For over 30 years, AcademyHealth's Annual Research Meeting (ARM) has been the premier forum for health services research, where attendees gather to discuss the health policy and health system implications of research findings, sharpen research methods, and network with colleagues from around the world. This year’s meeting in Boston was the largest one yet with more than 2,900 attendees and included 150 sessions with more than 700 speakers and nearly 1,500 posters.
In this post-ARM series, blog posts will summarize key takeaways from sessions on four hot topics:
- Data and methods: Dealing with increased volume, variety and velocity of data
- The Affordable Care Act: Evaluating the latest in health care reform
- Translation and dissemination: Moving evidence into action
- Race, ethnicity and health
This is the second post:
While provisions of the Affordable Care Act (ACA) began taking place in 2010, some of the most significant aspects of the law have taken effect in the last two years. Recently several in the health services research community have shared thoughts evaluating the ACA. Even President Obama has weighed in. This year’s Annual Research Meeting (ARM) was no different, with several sessions including late-breaking research on topics including coverage, access, quality and cost of care in a post-ACA world.
These late-breaking abstracts examined capacity across a variety of settings and patient populations. Daniel Polsky presented research showing increased access to primary care and Megan Cole presented on improved quality in community health centers. Other papers drilled down to capacity for specific areas of care, such as dental coverage. Amber Willink’s research found that less than half of all Medicare beneficiaries had any dental coverage and Cameron Kaplan’s paper found that ACA tobacco penalties lead to lying and under-enrollment amongst this population. Caitlin Crowley presented research on the health center workforce that found that 95 percent of health centers have at least one clinical vacancy. Questions from attendees focused on how access has changed over time and how differences in service type and location might affect usage and volume.
This session highlighted key findings from late-breaking research on public and private health insurance expansions under the ACA. Research presented by John Graves revealed new dynamics of U.S. health insurance. Benjamin Sommers presented research comparing three states’ (Arkansas, Texas and Kentucky) changes in utilization and health. Overall, researchers found positive downstream effects after expansion, whether via Medicaid or a private option as was the case in Arkansas. Affordability, preventative care and self-reported health outcomes all increased while reliance on emergency department care decreased. Joseph Thompson presented findings on Arkansas’ private option showing a clear benefit between Arkansas and neighbor states without expansion. Stacey McMorrow presented a study looking at the ACA’s effect on employee-sponsored and private insurance found that coverage expansions may have reduced churn between public coverage and uninsured status among low-income adults. Chima Ndumele presented results from a study showing no Medicaid quality erosion based on capacity constraints caused by expansion. Comments and questions from the audience focused on opportunities for further research looking at affordability and cost-sharing subsidies effects as well as comparisons with non-managed care plans.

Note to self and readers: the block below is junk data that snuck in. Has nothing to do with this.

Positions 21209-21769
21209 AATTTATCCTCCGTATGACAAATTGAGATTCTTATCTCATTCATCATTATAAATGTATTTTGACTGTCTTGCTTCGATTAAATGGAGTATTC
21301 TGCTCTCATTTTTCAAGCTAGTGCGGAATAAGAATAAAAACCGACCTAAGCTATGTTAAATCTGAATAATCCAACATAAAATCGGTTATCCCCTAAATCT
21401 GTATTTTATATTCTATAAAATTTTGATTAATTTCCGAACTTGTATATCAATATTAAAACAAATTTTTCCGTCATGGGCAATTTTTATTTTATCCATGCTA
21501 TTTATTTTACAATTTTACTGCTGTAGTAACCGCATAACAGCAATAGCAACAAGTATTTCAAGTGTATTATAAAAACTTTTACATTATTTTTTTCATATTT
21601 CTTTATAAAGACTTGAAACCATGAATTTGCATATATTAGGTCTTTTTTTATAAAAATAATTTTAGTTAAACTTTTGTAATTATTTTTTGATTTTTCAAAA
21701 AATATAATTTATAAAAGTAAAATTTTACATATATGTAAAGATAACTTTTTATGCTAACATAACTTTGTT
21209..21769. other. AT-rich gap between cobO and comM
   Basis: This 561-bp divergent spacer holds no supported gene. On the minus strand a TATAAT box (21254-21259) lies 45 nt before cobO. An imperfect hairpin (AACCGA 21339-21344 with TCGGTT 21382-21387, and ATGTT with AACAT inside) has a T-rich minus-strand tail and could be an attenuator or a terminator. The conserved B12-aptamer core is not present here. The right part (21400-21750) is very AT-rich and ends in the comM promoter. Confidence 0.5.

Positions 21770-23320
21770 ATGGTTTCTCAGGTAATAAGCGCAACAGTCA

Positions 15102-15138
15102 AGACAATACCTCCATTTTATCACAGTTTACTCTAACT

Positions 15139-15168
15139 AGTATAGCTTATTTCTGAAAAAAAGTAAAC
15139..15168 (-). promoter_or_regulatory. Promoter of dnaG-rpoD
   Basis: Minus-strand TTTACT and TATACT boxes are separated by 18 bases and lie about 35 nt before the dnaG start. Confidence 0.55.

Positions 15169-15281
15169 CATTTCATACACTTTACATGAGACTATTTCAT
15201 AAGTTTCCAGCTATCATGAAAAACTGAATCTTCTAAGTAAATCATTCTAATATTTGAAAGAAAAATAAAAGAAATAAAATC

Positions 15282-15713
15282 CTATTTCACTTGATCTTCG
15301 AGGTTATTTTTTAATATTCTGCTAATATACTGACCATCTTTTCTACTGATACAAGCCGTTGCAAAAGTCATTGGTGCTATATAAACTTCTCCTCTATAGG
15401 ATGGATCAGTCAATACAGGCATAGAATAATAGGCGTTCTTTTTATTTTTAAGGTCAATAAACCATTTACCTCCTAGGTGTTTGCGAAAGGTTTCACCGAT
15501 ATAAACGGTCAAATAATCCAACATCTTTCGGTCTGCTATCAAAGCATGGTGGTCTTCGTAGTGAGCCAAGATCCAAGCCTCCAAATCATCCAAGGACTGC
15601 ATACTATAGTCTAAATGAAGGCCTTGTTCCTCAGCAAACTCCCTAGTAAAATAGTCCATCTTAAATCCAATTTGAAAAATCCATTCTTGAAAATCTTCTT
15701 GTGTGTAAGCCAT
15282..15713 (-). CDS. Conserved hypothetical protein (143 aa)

Research presented in this session examined which particular parts of the ACA have had a positive benefit on coverage and where challenges remain. While there are several incentives to encourage people to sign up for health insurance, research presented by Benjamin Sommers found that 2014 coverage gains were more sensitive to the percent subsidy than the premium dollar amount, and the mandate penalty had little effect. Other research looked at some adverse impacts of other provisions of the ACA such as Erin Trish’s data on small businesses self-insuring to avoid community rated premiums and Lisa Dubay’s presentation on the “family glitch,” which prevents some families from receiving marketplace tax credits because one adult has access to affordable work-only employer coverage. Questions from attendees focused on Kristin Kan’s research findings about a lack of access to pediatric subspecialty care and Lucas Higuera’s projections that the proposed Cadillac tax for employers to pay on high-cost health insurance plans would result in employers substituting increases in health insurance benefits with increases in wages.
Research in this session looked at how competing coverage plans are impacting individuals’ access to care, quality of care, and health outcomes. One study, presented by Sandra Decker, looking at the impact of Medicaid expansion on access to care and health found significant gains in insurance coverage, primary care visits, and specialist care visits in expansion states compared to non-expansion states, but no significant changes in self-reported physical or mental health. Chima Ndumele reported that plans that stay in the marketplace perform better in terms of quality than those that leave, but that there is no effect of plans leaving on those that stay. A third study from Sara McMenamin analyzed policy options to limit patient cost-sharing for prescription drugs noting that as of the beginning of this year, there were 16 states that have enacted legislation on this topic. In a study looking at high deductible health plan (HDHP) impacts presented by James Wharam, researchers found that women with HDHP experienced delays from diagnoses to treatment. In a similar concerning finding, Jennifer Lewey presented research showing that among commercially insured patients with chronic medical conditions, switching to a HDHP was associated with a significant and immediate decrease in adherence to evidence-based medications.